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How legally binding is David Cameron’s renegotiation?

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The legal status of Cameron’s deal is complicated because it involves different systems of law – international law and EU law.

The majority of the deal takes the form of international law (for example the promise to exempt the UK from ‘ever closer union’ and the red card system for national parliaments) and this is binding on the countries that have agreed to it. To change it would require all the countries to unanimously agree – and the UK would clearly not consent to this. These parts cannot be challenged by the European Court of Justice (ECJ) as long as they do not conflict with current EU legislation. They will eventually be enacted as treaty changes requiring the ratification of the consenting parties.

Some parts of the deal, however, require a change in current EU law (such as the ’emergency brake’ on benefits, and laws on deporting EU migrants). This means that it is up to EU officials to make it happen because they are not bound by the agreement in the way that the member countries are.

Theoretically, because the deal was agreed by the member countries themselves, without the institutions as a party, it is not concretely binding on the ECJ or the European Parliament. It is conceptually possible for the ECJ to strike down the EU law parts of the agreement or for the parliament to amend it but this outcome is very unlikely for a number of reasons.

First, the court cannot strike down the deal of its own accord; it could only do so in response to a legal challenge from one of the member states.  Moreover, any legal challenge would be many years away. It is simply not possible for this to take occur in the immediate aftermath of the referendum, as has been claimed in some quarters.  All 28 member states have already agreed to the deal and so would be unlikely to mount such a challenge. Even if this happened, the fact that the deal was unanimously agreed by all the member states would be given huge weight by the EU court.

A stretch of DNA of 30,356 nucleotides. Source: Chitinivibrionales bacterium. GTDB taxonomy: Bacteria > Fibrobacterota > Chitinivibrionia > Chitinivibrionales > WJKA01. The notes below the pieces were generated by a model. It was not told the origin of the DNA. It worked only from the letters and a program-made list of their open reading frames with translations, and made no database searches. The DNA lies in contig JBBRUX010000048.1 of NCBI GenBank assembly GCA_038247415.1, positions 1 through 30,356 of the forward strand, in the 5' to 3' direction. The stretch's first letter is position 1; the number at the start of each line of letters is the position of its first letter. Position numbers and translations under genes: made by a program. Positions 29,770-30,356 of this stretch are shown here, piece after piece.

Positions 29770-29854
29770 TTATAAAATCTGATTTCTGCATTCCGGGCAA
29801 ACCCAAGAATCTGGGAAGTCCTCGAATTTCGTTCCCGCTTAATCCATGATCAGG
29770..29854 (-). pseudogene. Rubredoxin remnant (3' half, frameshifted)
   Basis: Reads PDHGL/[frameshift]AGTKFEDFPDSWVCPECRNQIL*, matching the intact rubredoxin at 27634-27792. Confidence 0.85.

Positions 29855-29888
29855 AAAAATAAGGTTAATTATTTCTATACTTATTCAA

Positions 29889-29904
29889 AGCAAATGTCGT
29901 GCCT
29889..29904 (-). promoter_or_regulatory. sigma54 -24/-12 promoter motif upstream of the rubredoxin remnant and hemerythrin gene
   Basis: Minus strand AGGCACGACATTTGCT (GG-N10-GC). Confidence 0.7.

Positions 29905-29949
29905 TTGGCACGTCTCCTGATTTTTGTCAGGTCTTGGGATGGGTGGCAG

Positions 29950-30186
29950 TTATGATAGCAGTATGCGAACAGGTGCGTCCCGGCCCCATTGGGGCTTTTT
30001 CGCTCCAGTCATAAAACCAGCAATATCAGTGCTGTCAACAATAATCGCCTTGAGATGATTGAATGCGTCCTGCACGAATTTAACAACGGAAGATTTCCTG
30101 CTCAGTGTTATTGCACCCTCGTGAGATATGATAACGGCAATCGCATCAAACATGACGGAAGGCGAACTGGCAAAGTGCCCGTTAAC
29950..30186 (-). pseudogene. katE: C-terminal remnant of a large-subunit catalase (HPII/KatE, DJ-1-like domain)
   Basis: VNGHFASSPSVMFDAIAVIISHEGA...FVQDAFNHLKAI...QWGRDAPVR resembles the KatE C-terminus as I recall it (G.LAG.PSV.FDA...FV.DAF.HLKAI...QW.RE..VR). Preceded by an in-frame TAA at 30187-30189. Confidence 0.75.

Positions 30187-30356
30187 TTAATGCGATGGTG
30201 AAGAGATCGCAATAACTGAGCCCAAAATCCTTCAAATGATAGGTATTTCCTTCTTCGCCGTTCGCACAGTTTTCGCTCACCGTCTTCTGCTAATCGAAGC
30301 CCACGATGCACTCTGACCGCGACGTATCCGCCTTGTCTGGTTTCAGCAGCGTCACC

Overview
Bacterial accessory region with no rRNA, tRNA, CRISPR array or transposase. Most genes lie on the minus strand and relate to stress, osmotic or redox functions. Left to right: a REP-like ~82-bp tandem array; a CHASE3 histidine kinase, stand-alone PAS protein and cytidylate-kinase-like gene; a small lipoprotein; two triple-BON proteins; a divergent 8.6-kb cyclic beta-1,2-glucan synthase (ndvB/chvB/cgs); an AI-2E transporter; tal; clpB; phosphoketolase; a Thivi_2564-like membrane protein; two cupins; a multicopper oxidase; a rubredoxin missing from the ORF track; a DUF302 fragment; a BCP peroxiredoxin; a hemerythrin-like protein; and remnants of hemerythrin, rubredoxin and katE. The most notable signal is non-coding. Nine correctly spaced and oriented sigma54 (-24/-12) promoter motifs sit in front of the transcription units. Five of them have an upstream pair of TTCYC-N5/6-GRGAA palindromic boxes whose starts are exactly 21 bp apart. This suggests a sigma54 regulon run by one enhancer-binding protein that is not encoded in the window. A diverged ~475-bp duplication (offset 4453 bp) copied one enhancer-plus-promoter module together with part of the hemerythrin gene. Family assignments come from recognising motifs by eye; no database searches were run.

It remains to be seen what the reaction of the European Parliament will be. Those parts of the deal subject to the ordinary legislative procedure, such as the emergency brake on benefits, could be open to amendment by the Parliament. Again, the political pressure coming from the fact that member states have made a commitment to support the legislation would be difficult to ignore, but not impossible.

Taking all this into consideration, the simple answer is that overall the deal is legally binding in practice. The ECJ and European Parliament could theoretically challenge some of the deal, but in reality such a move would lack credibility and is therefore extremely unlikely.

It is worth noting, though, that because much of the deal will require changes to EU law and to the EU treaties, these elements could take a long time to come into effect. The last treaty, the Treaty of Lisbon (2009), took around 10 years to agree.

 

  • Tom Adamson-Green – EU Research Fellow 

 

If you would like to read more about this issue, take a look at this House of Commons Library Briefing Paper. 

Photo: Crown Copyright

Credit: Georgina Coupe